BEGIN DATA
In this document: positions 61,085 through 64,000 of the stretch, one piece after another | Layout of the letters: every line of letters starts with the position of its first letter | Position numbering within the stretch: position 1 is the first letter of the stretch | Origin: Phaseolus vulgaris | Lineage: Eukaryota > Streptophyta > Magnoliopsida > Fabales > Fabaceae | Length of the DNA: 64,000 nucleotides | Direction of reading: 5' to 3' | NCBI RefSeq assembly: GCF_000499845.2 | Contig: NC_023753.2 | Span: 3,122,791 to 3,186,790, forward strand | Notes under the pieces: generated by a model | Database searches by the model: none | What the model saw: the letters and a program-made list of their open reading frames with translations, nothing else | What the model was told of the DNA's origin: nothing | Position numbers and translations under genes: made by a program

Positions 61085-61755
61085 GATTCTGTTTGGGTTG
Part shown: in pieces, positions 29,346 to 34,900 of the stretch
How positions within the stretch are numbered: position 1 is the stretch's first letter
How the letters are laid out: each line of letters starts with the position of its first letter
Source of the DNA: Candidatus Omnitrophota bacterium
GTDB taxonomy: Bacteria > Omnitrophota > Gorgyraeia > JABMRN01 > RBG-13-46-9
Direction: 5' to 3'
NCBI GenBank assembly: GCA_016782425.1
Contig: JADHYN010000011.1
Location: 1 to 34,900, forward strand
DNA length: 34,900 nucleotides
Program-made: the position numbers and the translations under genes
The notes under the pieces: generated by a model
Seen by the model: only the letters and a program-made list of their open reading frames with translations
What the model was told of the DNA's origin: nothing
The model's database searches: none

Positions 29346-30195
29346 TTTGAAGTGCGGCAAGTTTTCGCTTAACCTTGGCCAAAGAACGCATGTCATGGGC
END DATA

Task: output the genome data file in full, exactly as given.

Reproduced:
In this document: positions 61,085 through 64,000 of the stretch, one piece after another | Layout of the letters: every line of letters starts with the position of its first letter | Position numbering within the stretch: position 1 is the first letter of the stretch | Origin: Phaseolus vulgaris | Lineage: Eukaryota > Streptophyta > Magnoliopsida > Fabales > Fabaceae | Length of the DNA: 64,000 nucleotides | Direction of reading: 5' to 3' | NCBI RefSeq assembly: GCF_000499845.2 | Contig: NC_023753.2 | Span: 3,122,791 to 3,186,790, forward strand | Notes under the pieces: generated by a model | Database searches by the model: none | What the model saw: the letters and a program-made list of their open reading frames with translations, nothing else | What the model was told of the DNA's origin: nothing | Position numbers and translations under genes: made by a program

Positions 61085-61755
61085 GATTCTGTTTGGGTTG
Part shown: in pieces, positions 29,346 to 34,900 of the stretch
How positions within the stretch are numbered: position 1 is the stretch's first letter
How the letters are laid out: each line of letters starts with the position of its first letter
Source of the DNA: Candidatus Omnitrophota bacterium
GTDB taxonomy: Bacteria > Omnitrophota > Gorgyraeia > JABMRN01 > RBG-13-46-9
Direction: 5' to 3'
NCBI GenBank assembly: GCA_016782425.1
Contig: JADHYN010000011.1
Location: 1 to 34,900, forward strand
DNA length: 34,900 nucleotides
Program-made: the position numbers and the translations under genes
The notes under the pieces: generated by a model
Seen by the model: only the letters and a program-made list of their open reading frames with translations
What the model was told of the DNA's origin: nothing
The model's database searches: none

Positions 29346-30195
29346 TTTGAAGTGCGGCAAGTTTTCGCTTAACCTTGGCCAAAGAACGCATGTCATGGGC